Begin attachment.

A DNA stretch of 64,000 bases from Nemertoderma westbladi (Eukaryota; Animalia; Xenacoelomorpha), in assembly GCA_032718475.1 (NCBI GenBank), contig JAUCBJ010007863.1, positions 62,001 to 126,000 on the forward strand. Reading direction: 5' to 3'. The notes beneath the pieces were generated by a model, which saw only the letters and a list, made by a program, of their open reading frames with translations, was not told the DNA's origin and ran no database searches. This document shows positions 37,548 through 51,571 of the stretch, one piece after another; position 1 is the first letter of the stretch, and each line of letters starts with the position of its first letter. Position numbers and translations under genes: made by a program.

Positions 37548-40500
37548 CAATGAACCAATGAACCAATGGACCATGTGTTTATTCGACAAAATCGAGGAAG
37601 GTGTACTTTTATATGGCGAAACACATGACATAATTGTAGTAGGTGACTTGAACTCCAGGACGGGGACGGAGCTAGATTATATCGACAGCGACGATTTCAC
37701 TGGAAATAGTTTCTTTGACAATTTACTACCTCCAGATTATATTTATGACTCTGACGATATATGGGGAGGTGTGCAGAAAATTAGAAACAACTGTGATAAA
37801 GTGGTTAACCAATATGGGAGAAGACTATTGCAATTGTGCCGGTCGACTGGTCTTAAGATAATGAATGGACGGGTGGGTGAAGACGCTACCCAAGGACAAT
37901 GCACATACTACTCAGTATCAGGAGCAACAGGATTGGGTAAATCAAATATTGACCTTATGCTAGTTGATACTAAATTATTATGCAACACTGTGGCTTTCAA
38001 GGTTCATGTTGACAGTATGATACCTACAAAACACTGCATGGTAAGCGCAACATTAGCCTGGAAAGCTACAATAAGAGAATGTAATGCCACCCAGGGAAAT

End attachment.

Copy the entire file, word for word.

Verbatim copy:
A DNA stretch of 64,000 bases from Nemertoderma westbladi (Eukaryota; Animalia; Xenacoelomorpha), in assembly GCA_032718475.1 (NCBI GenBank), contig JAUCBJ010007863.1, positions 62,001 to 126,000 on the forward strand. Reading direction: 5' to 3'. The notes beneath the pieces were generated by a model, which saw only the letters and a list, made by a program, of their open reading frames with translations, was not told the DNA's origin and ran no database searches. This document shows positions 37,548 through 51,571 of the stretch, one piece after another; position 1 is the first letter of the stretch, and each line of letters starts with the position of its first letter. Position numbers and translations under genes: made by a program.

Positions 37548-40500
37548 CAATGAACCAATGAACCAATGGACCATGTGTTTATTCGACAAAATCGAGGAAG
37601 GTGTACTTTTATATGGCGAAACACATGACATAATTGTAGTAGGTGACTTGAACTCCAGGACGGGGACGGAGCTAGATTATATCGACAGCGACGATTTCAC
37701 TGGAAATAGTTTCTTTGACAATTTACTACCTCCAGATTATATTTATGACTCTGACGATATATGGGGAGGTGTGCAGAAAATTAGAAACAACTGTGATAAA
37801 GTGGTTAACCAATATGGGAGAAGACTATTGCAATTGTGCCGGTCGACTGGTCTTAAGATAATGAATGGACGGGTGGGTGAAGACGCTACCCAAGGACAAT
37901 GCACATACTACTCAGTATCAGGAGCAACAGGATTGGGTAAATCAAATATTGACCTTATGCTAGTTGATACTAAATTATTATGCAACACTGTGGCTTTCAA
38001 GGTTCATGTTGACAGTATGATACCTACAAAACACTGCATGGTAAGCGCAACATTAGCCTGGAAAGCTACAATAAGAGAATGTAATGCCACCCAGGGAAAT